If you found yourself staring down the barrel at a bunch of unused vacation days at the end of last year, you’re not alone. According to a survey by Glassdoor, most employees in the U.S. only take 54% of their allotted paid time off. Not taking enough vacation can cause stress, burnout and general grumpiness—but it is much easier to talk about how you should take time off then actually planning and scheduling a vacation. Fast Company recently put together a few tips to help you reap the benefits of a vacation when you happen to be stuck in the office.
They suggest cultivating a “vacation mindset” where your mind is at ease, freeing you up to deeply engage and enjoy what you’re working on, even when you’re just in your cubicle. The first step is surprisingly simple: daydream. Letting your mind wander makes you more susceptible to creative ideas and “wouldn’t it be nice if” thinking. Their suggested tips to put your brain in chill mode:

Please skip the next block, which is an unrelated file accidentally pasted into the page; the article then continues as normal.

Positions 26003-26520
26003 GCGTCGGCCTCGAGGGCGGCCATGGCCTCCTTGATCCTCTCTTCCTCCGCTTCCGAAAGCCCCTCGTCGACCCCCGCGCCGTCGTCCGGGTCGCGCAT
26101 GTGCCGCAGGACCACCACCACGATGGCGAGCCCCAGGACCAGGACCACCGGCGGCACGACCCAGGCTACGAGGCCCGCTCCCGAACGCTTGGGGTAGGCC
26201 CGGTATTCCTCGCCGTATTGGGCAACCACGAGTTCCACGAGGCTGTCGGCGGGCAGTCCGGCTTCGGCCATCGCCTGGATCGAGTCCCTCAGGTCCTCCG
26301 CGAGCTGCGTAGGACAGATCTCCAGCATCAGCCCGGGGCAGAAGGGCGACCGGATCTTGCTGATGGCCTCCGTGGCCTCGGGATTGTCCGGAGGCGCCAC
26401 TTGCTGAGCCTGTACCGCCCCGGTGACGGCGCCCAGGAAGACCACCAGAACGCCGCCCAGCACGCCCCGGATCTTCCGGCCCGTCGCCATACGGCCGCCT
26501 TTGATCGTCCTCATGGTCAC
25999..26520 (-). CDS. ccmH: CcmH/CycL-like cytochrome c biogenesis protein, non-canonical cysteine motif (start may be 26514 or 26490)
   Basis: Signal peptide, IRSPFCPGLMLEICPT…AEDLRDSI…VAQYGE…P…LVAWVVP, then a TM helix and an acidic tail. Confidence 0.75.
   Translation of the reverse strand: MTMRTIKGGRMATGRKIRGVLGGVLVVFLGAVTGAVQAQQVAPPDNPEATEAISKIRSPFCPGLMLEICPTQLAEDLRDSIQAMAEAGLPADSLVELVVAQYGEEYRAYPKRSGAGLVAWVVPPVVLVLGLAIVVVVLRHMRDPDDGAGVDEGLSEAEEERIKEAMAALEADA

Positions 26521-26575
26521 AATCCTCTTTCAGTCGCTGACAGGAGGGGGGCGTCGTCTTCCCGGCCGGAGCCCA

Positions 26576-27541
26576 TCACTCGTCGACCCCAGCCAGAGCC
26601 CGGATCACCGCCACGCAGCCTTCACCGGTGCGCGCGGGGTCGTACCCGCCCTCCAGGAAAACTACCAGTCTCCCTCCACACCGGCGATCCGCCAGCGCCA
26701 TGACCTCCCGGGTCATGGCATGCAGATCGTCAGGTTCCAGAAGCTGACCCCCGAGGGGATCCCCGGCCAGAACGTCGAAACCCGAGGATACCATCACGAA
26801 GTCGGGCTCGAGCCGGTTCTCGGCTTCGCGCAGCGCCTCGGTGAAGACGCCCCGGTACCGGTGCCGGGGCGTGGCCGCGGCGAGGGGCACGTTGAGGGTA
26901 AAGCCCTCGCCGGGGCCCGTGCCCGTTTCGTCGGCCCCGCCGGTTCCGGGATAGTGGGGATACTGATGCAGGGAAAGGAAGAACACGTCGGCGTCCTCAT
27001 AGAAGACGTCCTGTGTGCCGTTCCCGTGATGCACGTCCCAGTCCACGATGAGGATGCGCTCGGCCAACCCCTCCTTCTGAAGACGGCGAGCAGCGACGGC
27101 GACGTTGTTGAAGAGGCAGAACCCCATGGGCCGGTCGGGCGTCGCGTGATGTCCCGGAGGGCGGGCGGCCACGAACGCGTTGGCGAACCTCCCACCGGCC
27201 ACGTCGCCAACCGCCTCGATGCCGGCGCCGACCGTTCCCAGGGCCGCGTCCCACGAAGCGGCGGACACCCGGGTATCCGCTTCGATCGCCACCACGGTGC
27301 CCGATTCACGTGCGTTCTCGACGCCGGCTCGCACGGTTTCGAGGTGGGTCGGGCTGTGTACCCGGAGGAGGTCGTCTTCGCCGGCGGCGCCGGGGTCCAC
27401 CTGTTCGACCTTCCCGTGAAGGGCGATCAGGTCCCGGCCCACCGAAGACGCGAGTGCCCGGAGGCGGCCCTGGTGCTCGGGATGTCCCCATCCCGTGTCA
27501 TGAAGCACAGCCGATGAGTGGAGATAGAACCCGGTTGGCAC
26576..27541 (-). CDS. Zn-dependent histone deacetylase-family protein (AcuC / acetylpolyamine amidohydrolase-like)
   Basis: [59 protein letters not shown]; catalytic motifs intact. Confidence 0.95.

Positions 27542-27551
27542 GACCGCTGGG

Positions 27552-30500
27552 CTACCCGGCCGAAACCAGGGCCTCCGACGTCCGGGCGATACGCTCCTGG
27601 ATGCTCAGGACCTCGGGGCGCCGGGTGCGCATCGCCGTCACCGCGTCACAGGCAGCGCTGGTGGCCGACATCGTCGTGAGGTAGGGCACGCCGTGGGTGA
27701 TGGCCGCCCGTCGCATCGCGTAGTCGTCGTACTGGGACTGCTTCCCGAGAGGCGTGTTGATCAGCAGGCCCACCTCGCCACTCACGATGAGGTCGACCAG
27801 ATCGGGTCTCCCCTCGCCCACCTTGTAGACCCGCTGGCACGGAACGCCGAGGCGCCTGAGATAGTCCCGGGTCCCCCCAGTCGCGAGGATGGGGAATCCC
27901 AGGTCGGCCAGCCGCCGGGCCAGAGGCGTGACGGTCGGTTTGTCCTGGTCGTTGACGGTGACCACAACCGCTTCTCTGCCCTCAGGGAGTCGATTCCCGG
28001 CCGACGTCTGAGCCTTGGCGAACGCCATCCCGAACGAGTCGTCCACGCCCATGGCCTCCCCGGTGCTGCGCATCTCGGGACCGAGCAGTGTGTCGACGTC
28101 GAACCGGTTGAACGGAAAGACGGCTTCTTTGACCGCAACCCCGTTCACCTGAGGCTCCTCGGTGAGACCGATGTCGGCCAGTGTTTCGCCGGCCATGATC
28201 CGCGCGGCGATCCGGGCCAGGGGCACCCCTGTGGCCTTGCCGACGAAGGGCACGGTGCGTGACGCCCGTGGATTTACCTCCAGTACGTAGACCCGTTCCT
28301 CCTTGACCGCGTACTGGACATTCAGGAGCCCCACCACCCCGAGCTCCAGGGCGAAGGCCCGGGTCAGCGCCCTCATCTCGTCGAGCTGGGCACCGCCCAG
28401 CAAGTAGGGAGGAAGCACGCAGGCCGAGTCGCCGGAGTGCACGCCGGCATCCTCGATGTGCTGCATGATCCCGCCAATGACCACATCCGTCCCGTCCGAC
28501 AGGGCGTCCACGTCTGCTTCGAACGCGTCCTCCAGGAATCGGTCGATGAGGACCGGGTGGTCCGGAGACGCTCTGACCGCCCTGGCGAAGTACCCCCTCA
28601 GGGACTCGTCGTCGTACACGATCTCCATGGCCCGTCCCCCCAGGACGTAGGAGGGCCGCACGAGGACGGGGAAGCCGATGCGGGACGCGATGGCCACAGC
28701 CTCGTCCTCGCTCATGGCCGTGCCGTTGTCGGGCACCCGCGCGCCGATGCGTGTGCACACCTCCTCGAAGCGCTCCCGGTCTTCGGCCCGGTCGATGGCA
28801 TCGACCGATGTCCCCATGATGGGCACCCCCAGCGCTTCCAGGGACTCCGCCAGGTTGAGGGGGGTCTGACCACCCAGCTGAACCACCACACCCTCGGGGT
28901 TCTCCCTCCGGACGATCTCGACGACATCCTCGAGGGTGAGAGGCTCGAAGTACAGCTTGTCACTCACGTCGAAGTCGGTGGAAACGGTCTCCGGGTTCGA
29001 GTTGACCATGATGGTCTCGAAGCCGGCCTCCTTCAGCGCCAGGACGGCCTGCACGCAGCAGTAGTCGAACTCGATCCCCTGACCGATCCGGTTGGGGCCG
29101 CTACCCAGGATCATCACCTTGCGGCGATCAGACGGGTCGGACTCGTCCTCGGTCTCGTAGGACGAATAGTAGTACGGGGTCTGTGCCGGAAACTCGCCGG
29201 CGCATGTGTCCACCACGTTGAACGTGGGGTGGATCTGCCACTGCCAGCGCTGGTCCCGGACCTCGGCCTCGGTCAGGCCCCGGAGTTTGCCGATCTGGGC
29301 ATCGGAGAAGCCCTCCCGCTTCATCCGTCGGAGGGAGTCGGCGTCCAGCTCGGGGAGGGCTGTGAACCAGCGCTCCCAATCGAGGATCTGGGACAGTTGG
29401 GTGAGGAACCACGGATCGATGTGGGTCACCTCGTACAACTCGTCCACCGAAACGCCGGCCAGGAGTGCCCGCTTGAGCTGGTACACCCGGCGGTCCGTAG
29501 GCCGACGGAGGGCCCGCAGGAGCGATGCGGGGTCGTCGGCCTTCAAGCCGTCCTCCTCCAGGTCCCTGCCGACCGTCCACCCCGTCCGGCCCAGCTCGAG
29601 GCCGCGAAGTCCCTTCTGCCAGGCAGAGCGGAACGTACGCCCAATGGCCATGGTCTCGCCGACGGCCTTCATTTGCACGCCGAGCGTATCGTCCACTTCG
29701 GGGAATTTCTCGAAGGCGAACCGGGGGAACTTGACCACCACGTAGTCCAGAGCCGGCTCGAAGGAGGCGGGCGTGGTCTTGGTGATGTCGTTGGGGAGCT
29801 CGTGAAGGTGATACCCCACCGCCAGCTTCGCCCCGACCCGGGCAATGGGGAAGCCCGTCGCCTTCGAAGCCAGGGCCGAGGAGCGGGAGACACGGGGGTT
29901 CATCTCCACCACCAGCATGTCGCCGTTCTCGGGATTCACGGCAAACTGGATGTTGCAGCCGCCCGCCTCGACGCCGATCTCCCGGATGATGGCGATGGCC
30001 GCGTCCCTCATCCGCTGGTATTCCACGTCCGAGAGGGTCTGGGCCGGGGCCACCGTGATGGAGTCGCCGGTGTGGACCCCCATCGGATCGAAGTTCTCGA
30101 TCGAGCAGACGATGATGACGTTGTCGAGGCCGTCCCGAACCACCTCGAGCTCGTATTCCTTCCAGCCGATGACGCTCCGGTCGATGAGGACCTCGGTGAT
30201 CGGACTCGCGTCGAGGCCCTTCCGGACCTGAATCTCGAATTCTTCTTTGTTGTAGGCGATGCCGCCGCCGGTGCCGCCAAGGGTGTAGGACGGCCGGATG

- Start with one thought at the center. Represent it with a single word, phrase, or symbol.
- Add more subsidiary thoughts around the main idea. Connect related thoughts by lines.
- Continue to group and organize related ideas and concepts.
- There are digital tools you can use to create a mind map, or your can create your own (bonus points, since studies show that doodling inspires focus and creativity).
Adding more play into your day to day is a key part of the vacation mindset. That can come in the form of games coworkers or finding small moments of playfulness throughout your day. For a long term approach to mental balance at work, start with the Ideal Day exercise. It will help you identify your values, goals and the work that most stimulates your mind.
What do you do to prevent work burnout?
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h/t Fast Company